- This process helps to condition the water to soften it, and that soft (at times described as slimy) appearance won’t be present on your hands once you wash them or after washing your hair.
- The media is extremely expensive and has a limited time. Based on the level of water hardness, it can last for 2 to 6 years. The cost of replacement is approximately the same as what would be used for water softener salt.
- Every chlorine, Hydrogen Sulfide, and all metals need to eliminate as they will dramatically reduce the media’s lifespan.
- Since it cannot eliminate the minerals, the dust of these minerals could be seen on kitchen utensils and glassware after a dishwasher has been run. Which is easily cleanable or washable.
Pros and cons of salt-based water softener system
Advantages of salt-based water softeners:
- Softening involves an ion-exchange method where sodium particles can be exchanged with hard metals and minerals.
- It can eliminate issues like the build-up of deposits on faucets and other dishes, frizzy hair after wash rough hands, and the strong taste of hard water solutions.
- Softeners can tackle hard and staining minerals. They are different from conditioners which can only deal with magnesium and calcium primarily.
- Salt-based softeners take out all nursing elements and hard mineral substances from water, making them soft. Laundry and dishes require less detergent and appear cleaner after cleaning, compared to other alternatives.
- These are options, and pretreatment is not necessary for hydrogen sulfide, chlorine, and other metals. The process won’t remove hydrogen sulfide. May need other treatment in the case of elevated manganese and iron levels.
- The average life span of resin spans 10 years. If it’s properly maintained, it could last for twenty years or more.
Cons of salt-based water softeners:
- Installation can be a challenge if the waste line has to be installed under the sidewalk or driveway. The power required to run the line to the installation location could be costly and must be thought of initially.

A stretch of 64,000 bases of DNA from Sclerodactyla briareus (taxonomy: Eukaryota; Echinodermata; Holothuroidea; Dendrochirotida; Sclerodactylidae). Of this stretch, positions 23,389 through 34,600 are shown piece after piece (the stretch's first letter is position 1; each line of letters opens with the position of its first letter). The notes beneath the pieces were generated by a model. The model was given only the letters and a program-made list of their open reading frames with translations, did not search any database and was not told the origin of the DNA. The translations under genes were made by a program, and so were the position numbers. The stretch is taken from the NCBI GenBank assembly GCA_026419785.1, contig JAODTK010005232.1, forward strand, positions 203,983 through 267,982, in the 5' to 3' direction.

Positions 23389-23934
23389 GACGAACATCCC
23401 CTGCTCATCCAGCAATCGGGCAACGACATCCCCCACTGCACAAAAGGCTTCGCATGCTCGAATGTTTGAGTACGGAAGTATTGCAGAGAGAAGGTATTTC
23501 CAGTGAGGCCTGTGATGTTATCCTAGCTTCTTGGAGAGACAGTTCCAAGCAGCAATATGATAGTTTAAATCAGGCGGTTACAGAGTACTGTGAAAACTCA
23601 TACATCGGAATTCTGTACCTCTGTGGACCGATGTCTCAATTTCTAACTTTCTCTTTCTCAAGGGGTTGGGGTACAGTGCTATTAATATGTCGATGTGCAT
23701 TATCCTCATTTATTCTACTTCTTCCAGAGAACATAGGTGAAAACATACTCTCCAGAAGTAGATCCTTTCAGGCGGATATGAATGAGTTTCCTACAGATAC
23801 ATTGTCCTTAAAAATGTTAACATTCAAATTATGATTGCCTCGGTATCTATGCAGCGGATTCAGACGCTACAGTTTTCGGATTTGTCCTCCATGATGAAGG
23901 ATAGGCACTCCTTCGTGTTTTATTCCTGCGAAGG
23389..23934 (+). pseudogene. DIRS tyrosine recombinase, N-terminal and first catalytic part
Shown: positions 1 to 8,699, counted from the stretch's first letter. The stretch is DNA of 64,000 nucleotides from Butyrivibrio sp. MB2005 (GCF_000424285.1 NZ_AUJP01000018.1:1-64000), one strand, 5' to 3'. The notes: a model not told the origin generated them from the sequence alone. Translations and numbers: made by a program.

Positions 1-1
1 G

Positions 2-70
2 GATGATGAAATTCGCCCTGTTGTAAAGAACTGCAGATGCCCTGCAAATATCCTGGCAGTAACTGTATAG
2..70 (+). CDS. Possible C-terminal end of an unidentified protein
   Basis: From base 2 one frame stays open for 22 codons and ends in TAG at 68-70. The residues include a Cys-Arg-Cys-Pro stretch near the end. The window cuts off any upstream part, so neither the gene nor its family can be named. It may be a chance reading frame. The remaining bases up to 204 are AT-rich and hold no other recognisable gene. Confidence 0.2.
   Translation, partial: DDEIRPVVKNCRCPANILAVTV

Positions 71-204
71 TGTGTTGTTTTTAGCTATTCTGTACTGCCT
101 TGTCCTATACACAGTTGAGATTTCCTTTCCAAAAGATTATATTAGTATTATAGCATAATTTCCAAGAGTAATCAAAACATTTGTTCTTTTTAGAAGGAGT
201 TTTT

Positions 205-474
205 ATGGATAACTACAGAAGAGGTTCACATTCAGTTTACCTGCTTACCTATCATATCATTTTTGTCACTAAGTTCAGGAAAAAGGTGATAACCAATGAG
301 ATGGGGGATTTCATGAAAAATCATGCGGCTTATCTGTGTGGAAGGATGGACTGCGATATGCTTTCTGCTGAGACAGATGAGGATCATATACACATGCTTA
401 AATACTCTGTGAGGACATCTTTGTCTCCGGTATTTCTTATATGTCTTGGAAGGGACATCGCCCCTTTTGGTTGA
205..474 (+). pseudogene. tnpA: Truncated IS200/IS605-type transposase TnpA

- The best water softener requires regular maintenance by adding salt and occasionally conditioning to ensure that the system resin is functioning properly. Failure to follow this procedure could cause premature fouling, which renders the system useless.
- The cleaning cycle can belong, and lots of water is wasted through this process. When the discarded water is drained over the soil, it could end up killing grass, plans, and other plants. Some municipalities are contemplating bans on salt-based softeners since the wastewater treatment plants cannot handle these excessive TDS levels.
- Yes, there are alternative treatments options, and there are additional pros and cons to each one that is somewhat too complex to discuss here.
How do I know when I have to add salt?
The best method to avoid any of the above issues is to make sure your brine tank is full enough of salt or, if you prefer, how much water softener salt you should add every time. Many factors are directly responsible for this, for instance:
- Water Usage: If your home is using more water, this implies that more water needs to be treated with a softener. That means that it is necessary to replenish your media as well as using brine solutions more frequently. If you are experiencing periods of frequent water use, like when you host guests during the holiday season, the softener needs to replace more frequently.
- The hardness in your water: Your water hardness can affect the frequency at which your softener needs to regenerate. There are likely higher hardness minerals in the water is particularly difficult, which your softener has to capture. In the end, your resin will wear out quicker and need more frequent replacement.
- The size of your brine tank: This one’s a simple one. Suppose your brine tank’s size is greater than it could hold more salt and will need to fill more frequently.
Based on these three elements by themselves, it is easy to imagine that many households have differing plans for adding salt. Some homeowners fill their brine tanks every couple of weeks, while others do every couple of months.
Tips for your water softener maintaining
Tip #1: Select correct salt for your water softener system
Use only high-quality best water softener salt to get pure water. Different salt types are likely to contain a lot of insoluble impurities that can accumulate and block your system.
Salt that is high-purity will cost more than other kinds of salt; however, it’s worth the cost to ensure the long-term durability that your softener will last.
There are a variety of salts compatible with your water softener. Therefore, be sure to look at different kinds of salts for water softeners before making a choice.
Tip #2: Regular ensure you system salt levels
For the majority of water softeners, will locate your salt within the brine tank. If the salt level in your tank is low, the softener will not have the capacity to carry out this process.
It is good to know that monitoring your salt level is a do-it-yourself job you can complete without the assistance of an expert.
Way to check your water softener’s salt level
- Find the brine tank and then lift the lid.
- High salt pellets may cover any visible tank.